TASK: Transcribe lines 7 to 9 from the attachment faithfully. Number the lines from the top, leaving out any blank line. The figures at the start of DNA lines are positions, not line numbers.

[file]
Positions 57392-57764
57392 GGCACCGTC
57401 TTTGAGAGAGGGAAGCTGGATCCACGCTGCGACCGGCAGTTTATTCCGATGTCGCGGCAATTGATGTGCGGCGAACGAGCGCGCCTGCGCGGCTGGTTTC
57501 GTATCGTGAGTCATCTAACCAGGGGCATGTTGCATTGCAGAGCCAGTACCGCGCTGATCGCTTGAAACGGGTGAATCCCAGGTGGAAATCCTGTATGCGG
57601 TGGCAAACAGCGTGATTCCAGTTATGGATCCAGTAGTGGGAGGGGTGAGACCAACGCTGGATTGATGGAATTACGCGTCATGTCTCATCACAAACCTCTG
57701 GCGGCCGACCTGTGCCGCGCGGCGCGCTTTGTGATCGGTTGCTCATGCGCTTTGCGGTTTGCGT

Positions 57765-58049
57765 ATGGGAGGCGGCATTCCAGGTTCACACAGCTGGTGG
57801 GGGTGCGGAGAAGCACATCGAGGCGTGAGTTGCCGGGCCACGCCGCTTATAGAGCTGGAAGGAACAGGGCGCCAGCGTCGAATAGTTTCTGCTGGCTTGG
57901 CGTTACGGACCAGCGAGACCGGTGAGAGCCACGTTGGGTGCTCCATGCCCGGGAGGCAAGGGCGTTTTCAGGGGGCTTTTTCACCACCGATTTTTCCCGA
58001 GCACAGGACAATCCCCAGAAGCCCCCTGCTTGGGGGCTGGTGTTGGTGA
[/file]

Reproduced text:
Positions 57765-58049
57765 ATGGGAGGCGGCATTCCAGGTTCACACAGCTGGTGG
57801 GGGTGCGGAGAAGCACATCGAGGCGTGAGTTGCCGGGCCACGCCGCTTATAGAGCTGGAAGGAACAGGGCGCCAGCGTCGAATAGTTTCTGCTGGCTTGG